Trauma releasing exercises: my shortcuts

I got off track on my month of doing the trauma releasing exercises every other day. I’m back now.

I was sick with the flu Feb. 19-21. I tried doing them in bed on Sunday, Feb. 20. I just did Exercise 7a, where you lie on your back, soles pressed together, raise your sacrum two inches, and hold for one minute.

Just that was enough to start my legs trembling, but I just didn’t have the energy to continue it for more than a couple of minutes.

Then I was just overwhelmed with too much to do — working at my temp job and moving out of my home of 10 years.

I just did TRE again tonight after a week. I used shortcuts.

I don’t recommend using shortcuts until you have done these exercises often enough to know that doing them the prescribed way will reliably produce trembling. You need to make sure your body “gets” these exercises, that the neural pathways for inducing trembling are in place.

That said, once your body is accustomed to them, I don’t see why you need to go through all the exercises to induce trembling if you can get there more quickly.

The point, after all, is to release tension through trembling, not to do everything “perfectly” or “right,” which can induce a lot of stress in itself!

Caveat: I’m a long-time yogi, so this may be easier than for non-yogis. No matter what, please do not use shortcuts until you’re really familiar with the conventional, prescribed method of TRE.

Here are my shortcuts:

  • Exercise 1: I put my weight on the right edges of my soles for 30 seconds, and on the left edges of my soles for 30 seconds.
  • Exercise 2, second variation: 15 tiptoes per leg, shaking each leg out after.
  • Exercise 3, second variation: 5 dips per leg.
  • Exercises 4 and 5, no changes from the book.
  • Exercise 6: one minute in a deep chair pose (90 degree angle of thighs and spine, feet slightly in front of knees), then raise hips two inches and hold for one minute (*this is when the trembling started tonight*), one minute in a forward bend with palms on floor.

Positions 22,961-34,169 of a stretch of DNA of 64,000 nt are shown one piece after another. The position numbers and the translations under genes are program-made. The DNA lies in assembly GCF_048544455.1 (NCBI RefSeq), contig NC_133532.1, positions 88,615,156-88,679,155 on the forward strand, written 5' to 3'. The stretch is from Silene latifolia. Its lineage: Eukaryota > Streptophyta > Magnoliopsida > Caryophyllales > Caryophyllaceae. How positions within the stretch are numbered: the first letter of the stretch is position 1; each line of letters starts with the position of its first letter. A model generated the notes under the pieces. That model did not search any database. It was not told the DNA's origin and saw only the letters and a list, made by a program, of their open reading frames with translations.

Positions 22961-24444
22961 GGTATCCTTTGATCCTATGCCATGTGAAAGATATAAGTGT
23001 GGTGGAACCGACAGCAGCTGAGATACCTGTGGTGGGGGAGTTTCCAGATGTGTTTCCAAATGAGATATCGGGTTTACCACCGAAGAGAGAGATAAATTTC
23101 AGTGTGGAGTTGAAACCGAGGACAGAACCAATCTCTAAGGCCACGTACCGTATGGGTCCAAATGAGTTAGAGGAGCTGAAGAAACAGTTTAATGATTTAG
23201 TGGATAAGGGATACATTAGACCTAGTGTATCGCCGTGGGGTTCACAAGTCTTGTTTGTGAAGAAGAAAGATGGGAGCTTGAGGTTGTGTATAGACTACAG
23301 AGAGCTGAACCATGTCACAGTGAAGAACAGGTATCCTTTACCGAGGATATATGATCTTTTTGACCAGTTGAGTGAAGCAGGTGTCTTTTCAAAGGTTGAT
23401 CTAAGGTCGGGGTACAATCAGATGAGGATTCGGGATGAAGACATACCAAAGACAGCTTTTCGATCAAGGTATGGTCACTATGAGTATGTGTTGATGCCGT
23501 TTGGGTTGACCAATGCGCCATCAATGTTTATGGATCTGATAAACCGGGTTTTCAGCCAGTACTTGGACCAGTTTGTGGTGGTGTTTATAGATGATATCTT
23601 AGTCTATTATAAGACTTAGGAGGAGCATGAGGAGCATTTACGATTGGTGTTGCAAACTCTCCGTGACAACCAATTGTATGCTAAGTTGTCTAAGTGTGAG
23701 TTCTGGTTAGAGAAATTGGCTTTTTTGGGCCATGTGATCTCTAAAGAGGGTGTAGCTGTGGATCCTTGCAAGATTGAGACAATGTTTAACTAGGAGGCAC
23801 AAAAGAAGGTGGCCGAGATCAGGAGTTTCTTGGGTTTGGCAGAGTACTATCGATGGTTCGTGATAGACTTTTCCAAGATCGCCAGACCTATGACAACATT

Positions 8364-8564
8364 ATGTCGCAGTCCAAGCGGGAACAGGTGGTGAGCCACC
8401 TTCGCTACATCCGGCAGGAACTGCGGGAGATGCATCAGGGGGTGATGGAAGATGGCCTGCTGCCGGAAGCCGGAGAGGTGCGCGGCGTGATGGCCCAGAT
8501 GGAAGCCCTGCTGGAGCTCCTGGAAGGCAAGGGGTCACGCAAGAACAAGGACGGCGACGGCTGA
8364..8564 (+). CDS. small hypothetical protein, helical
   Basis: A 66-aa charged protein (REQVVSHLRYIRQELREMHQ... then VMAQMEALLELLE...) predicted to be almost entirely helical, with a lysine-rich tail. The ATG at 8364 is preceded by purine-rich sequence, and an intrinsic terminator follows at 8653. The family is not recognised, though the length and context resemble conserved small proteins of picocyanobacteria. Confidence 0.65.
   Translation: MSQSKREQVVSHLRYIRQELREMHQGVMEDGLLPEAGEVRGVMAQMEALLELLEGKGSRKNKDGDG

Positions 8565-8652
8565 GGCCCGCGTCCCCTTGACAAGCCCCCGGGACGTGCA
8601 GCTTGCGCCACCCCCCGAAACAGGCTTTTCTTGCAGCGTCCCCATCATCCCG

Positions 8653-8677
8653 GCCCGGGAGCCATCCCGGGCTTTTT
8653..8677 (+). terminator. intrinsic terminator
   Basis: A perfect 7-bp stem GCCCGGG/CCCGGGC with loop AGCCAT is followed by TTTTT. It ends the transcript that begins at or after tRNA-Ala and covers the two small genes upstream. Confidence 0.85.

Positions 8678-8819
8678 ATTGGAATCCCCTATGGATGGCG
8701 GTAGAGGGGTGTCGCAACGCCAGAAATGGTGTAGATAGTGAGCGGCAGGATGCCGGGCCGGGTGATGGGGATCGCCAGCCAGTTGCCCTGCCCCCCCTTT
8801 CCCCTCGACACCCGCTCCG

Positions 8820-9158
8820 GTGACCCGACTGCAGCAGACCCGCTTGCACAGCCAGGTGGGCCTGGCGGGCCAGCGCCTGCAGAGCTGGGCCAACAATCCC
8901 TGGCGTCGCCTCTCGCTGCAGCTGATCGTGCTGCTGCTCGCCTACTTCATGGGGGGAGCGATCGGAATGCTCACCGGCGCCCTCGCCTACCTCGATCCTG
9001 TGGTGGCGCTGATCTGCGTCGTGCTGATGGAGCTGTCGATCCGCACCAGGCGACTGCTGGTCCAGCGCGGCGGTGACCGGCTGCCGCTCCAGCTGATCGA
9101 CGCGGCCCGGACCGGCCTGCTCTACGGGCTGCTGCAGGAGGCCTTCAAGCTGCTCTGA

• Exercise 7: one minute lying on back with the soles pressed together and sacrum raised two inches, one minute with sacrum on floor and knees raised a couple of inches.

The shortcuts probably cut about eight minutes off the exercises, and I spent that time doing more trembling. I probably spent 20 minutes trembling with my soles flat on the floor.

I noticed a lot of release from my quadriceps. Probably stress from moving, from lifting and carrying boxes, being on my feet all day. I had some rocking and some left arm trembling but nothing too wild.

I also had a conversation with Katie going on for the last half of my trembling session! I just trembled as I talked and listened.

Now. I’m going to go out on a limb here and say that I believe having done these exercises every other day for half of the month released a good measure of chronic stress from my body, and that made my experience of the flu milder and shorter than most. I had two days of fever, aches, and chills, and no respiratory or digestive distress, at a time when the emergency rooms were packed with flu victims.

Of course, this is my opinion and I could be full of shit. But after reading how beneficial trembling and shaking are for  recovering from injuries, providing pain relief, increasing coordination between musculoskeletal and nervous systems, increasing metabolism, and increasing lymphatic circulation, I believe they were helpful in speeding my recovery.

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